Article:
German motor oil and additive manufacturer LIQUI MOLY closed November with its highest ever monthly sales. The company generated revenue of EUR 45.5 million (approximately $47.52 million USD) last month. Achieving a figure EUR 453 million (approximately $473 million USD) for the first 11 months of the year, LIQUI MOLY has already significantly exceeded its prior-year sales.
The company says the result reflects what has been a highly successful year for the company. March and April 2016 already saw all-time monthly highs, with November setting a new sales record for the third time in the year. The November figure is an increase of 20 percent over the previous month.
“Success and failure are not solely down to luck, it’s a question of people’s attitudes too. The ability to work together and pursue a common goal is crucial. We demonstrated we are capable of this in November and in the previous months,” said LIQUI MOLY CEO Ernst Prost. “All of our 800 staff have been working full out ever since January. And in spite of the fast pace, we’re even managing to go that extra mile as the year draws to a close. The company is truly flourishing and showing excellent growth.”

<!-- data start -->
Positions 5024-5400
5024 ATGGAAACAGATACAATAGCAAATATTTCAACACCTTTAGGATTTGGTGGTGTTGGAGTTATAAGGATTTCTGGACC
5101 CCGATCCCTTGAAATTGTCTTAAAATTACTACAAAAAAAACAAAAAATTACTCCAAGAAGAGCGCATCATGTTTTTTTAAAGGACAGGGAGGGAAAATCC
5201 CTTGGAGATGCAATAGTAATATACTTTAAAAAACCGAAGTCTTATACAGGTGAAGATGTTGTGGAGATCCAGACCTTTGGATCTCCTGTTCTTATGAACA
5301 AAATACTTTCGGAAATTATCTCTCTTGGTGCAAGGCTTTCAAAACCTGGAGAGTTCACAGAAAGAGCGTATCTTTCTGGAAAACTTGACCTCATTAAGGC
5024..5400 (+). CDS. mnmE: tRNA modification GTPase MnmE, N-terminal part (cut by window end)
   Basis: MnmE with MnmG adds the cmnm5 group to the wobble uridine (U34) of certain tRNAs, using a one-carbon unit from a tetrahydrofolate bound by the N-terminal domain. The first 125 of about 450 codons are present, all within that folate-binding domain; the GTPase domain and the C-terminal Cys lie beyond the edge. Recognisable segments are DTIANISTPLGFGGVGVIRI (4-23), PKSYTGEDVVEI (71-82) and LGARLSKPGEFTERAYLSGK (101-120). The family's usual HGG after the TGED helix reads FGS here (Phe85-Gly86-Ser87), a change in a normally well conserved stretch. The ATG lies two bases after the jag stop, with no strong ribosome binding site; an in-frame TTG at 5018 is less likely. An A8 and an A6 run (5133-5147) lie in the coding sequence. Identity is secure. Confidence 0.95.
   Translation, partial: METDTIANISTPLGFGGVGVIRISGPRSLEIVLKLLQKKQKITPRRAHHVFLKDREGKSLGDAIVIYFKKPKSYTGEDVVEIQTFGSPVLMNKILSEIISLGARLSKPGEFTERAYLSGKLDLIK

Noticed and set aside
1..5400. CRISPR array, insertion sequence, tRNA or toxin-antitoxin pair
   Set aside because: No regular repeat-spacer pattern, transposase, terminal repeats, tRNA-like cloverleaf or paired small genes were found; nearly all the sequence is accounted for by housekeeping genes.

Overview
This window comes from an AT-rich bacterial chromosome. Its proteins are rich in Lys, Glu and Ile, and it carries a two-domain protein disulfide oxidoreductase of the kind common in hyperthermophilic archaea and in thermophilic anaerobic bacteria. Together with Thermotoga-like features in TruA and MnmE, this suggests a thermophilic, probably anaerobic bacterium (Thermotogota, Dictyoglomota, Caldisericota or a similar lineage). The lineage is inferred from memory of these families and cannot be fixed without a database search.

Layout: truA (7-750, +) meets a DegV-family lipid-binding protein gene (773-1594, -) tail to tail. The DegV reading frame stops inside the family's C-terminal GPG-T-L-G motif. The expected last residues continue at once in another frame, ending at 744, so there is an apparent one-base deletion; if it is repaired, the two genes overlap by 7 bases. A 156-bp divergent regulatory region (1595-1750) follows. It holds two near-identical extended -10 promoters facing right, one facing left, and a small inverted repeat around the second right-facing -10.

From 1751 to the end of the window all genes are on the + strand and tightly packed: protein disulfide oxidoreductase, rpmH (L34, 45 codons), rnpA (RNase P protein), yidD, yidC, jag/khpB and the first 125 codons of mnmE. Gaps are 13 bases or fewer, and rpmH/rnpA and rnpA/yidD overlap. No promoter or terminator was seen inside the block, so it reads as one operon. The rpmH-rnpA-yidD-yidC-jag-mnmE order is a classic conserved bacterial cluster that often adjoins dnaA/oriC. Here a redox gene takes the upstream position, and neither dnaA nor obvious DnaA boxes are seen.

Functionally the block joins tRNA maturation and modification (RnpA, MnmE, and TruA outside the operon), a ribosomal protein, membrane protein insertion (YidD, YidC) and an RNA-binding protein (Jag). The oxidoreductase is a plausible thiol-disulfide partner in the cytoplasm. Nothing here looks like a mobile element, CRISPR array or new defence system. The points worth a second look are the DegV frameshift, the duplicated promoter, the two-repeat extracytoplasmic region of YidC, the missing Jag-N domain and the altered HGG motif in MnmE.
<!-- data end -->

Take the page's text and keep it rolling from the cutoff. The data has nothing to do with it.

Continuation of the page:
In addition, the company says the development is impacting workforce numbers. Almost 50 jobs were created at the company’s sites in Germany, while the team in the U.S. has virtually doubled over the course of the year. And, in the company’s biggest export market of Russia, sales have been kept at a constant level despite the Ukraine crisis and a sharp drop in the ruble. The company also says there are strong indications of growth in the U.K. in spite of Brexit, and the workforce has been expanded there as well.
Prost says that another reason for the company’s success is the diversification of its product range beyond the automotive sector. Related business fields have been systematically penetrated: two years ago the range of motorcycle products was boosted significantly, for example, and the Marine line was launched this year. There are a variety of new products for construction machinery, and dedicated product lines even exist for vintage cars and aircraft. Prost says this knowledge transfer works well because the fundamental technical requirements are very similar: combustion engines, lubrication, deposit removal, maintenance and protection from wear and tear.
Prost added, “Ultimately, we’ve been very lucky with our business model, of course. There are combustion engines all over the world and they all need lubrication. Cars and trucks are still increasing in number, so it’s hardly surprising we’re able to do business all round the world. And we’re certainly fortunate to be based in Germany, the home of the automotive industry. Our brand already has a positive aura, and ‘made in Germany’ does a lot to reinforce that…”